Minor leg problems, such as sore muscles, are common. Leg problems commonly occur during sports or recreational activities, work-related tasks, and work or projects around the home. Leg problems also can be caused by injuries. If you think your leg problem is related to an injury, see the topic Leg Injuries.
Leg problems may be minor or serious and may include symptoms such as pain, swelling, cramps, numbness, tingling, weakness, or changes in temperature or color. Symptoms often develop from exercise, everyday wear and tear, or overuse.
Older adults have a higher risk for leg problems because they lose muscle mass as they age. Children may have leg problems for the same reasons as adults or for reasons specific to children. Problems are often caused by overactivity or the rapid growth of bone and muscle that occurs in children.
It may be helpful to know what the bones of the thigh and lower leg look like as well as the muscles and tendons to better understand leg problems. Leg problems that are not related to a specific injury have many causes.
- Problems can occur when you "overdo" an activity, do the same activity repeatedly, or increase your exercise. This may be called an overuse injury even though you did not have an actual injury. Examples of overuse injuries includes bursitis, tendinitis, shin splints, stress fractures, plantar fasciitis, or other muscle strains or tears. Muscle cramps can be caused by activity or dehydration, especially when you exercise in the heat. For more information, see the topic Dehydration.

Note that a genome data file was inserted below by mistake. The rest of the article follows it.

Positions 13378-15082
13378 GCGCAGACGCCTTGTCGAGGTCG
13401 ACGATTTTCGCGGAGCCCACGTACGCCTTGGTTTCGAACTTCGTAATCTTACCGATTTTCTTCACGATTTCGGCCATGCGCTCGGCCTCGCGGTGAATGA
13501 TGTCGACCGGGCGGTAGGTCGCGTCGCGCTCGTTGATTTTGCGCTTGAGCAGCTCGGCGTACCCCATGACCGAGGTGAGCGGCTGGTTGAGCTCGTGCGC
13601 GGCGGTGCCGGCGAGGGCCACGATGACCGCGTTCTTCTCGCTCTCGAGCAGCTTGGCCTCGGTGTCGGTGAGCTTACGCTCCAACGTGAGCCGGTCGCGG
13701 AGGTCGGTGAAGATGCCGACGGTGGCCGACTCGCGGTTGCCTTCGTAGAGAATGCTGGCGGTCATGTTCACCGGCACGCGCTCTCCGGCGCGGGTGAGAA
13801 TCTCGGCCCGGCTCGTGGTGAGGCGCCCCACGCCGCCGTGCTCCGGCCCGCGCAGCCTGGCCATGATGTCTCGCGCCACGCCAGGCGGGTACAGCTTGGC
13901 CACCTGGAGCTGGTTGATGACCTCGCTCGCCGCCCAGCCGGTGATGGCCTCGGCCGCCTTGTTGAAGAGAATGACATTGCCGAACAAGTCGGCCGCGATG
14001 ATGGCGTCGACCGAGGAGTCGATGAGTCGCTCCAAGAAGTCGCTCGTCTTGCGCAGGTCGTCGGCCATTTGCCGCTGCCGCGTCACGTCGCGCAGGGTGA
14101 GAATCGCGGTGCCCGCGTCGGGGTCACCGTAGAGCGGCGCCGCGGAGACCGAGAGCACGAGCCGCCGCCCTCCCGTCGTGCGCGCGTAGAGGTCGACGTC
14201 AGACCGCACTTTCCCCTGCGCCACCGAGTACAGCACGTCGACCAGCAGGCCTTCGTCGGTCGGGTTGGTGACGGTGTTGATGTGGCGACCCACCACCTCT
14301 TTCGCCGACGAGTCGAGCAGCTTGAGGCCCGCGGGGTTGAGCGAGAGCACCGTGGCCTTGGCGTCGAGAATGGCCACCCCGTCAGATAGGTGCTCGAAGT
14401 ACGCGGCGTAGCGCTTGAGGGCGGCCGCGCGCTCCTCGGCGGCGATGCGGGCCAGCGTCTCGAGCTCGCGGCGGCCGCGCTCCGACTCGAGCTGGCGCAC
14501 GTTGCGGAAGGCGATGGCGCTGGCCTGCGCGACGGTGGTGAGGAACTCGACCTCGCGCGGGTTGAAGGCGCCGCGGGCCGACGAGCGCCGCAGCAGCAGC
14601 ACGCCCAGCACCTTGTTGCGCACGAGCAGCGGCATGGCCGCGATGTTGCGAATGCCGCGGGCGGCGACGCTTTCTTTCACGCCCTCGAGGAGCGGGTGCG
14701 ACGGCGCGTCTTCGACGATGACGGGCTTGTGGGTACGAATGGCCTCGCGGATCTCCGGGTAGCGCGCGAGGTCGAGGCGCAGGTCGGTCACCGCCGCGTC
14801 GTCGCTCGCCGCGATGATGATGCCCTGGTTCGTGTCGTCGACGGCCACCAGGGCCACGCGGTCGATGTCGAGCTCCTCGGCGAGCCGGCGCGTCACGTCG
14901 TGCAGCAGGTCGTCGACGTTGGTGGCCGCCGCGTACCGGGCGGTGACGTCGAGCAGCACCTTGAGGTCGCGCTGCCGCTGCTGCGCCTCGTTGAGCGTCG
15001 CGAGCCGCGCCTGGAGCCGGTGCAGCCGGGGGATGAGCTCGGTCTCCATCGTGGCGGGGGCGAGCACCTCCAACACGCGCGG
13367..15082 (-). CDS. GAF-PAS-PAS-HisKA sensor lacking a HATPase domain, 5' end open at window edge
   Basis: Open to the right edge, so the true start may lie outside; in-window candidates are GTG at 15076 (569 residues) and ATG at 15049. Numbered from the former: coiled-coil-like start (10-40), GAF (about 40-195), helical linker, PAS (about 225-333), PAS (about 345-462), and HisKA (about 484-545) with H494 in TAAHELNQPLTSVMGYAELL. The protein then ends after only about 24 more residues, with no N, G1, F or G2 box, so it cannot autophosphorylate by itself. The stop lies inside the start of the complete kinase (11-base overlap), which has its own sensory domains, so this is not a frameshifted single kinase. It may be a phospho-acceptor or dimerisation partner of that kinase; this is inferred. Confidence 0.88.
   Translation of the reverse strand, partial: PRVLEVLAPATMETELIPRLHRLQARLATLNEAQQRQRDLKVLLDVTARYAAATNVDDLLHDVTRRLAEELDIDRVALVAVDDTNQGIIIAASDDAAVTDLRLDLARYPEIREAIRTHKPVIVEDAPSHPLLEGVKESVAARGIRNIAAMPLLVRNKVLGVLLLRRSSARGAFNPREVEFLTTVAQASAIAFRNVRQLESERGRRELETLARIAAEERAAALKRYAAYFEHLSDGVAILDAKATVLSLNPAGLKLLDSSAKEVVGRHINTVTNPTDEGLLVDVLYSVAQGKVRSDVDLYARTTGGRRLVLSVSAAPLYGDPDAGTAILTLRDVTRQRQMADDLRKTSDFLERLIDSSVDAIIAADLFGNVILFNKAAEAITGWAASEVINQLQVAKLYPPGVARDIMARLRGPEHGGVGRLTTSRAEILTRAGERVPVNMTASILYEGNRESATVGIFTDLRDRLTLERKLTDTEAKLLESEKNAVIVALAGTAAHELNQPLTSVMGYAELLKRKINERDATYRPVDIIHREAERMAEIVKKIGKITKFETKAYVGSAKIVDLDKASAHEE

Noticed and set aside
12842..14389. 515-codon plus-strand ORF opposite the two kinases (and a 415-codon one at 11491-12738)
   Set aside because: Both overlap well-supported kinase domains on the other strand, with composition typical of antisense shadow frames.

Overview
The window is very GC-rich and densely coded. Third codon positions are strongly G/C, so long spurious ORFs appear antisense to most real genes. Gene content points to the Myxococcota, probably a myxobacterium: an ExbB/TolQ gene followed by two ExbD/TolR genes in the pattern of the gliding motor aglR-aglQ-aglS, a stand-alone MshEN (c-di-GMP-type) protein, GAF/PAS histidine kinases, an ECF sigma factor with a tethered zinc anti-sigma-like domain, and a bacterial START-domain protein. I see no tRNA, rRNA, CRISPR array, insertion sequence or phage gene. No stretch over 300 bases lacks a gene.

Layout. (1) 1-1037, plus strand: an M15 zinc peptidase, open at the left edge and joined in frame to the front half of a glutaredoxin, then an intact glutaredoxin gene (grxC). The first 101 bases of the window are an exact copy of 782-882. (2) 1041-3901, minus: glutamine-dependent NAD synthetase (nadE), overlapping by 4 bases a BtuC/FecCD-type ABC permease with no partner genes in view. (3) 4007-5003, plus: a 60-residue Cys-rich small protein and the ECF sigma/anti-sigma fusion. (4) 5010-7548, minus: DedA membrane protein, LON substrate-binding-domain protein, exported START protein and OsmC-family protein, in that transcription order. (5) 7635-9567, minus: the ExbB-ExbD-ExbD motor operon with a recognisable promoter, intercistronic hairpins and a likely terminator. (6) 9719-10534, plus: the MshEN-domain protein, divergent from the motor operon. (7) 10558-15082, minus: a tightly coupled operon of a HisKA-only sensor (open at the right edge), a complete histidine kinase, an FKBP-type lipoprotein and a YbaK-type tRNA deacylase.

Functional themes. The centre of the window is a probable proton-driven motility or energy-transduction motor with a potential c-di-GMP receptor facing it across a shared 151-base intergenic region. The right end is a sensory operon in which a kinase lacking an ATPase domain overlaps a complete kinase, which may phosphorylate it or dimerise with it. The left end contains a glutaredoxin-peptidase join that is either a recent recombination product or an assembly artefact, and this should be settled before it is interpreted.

- Problems that affect the blood vessels (vascular disease) can include peripheral arterial disease, inflammation of a vein (phlebitis), or a blood clot (thrombophlebitis).
- A blood clot near the surface of the skin may cause only minor problems, while a clot in a deep vein may be more serious. Recent surgery, especially on bones or the pelvic or urinary organs, increases the risk of blood clots, especially in deep leg veins. Prolonged bed rest and inactivity, including sitting or standing in one position for long periods of time, or prolonged immobilization of a limb, such as in a cast or splint, also may increase the risk of blood clots.
- Problems affecting the arteries (peripheral arterial disease) can cause cramping pain that occurs with predictable amounts of exercise, such as walking a short distance, but improves with rest.
- Other diseases, such as osteoarthritis, rheumatoid arthritis, and lupus, can cause joint pain, stiffness, and swelling. A transient ischemic attack (TIA) or a stroke can cause numbness, tingling, or loss of function in one or both legs.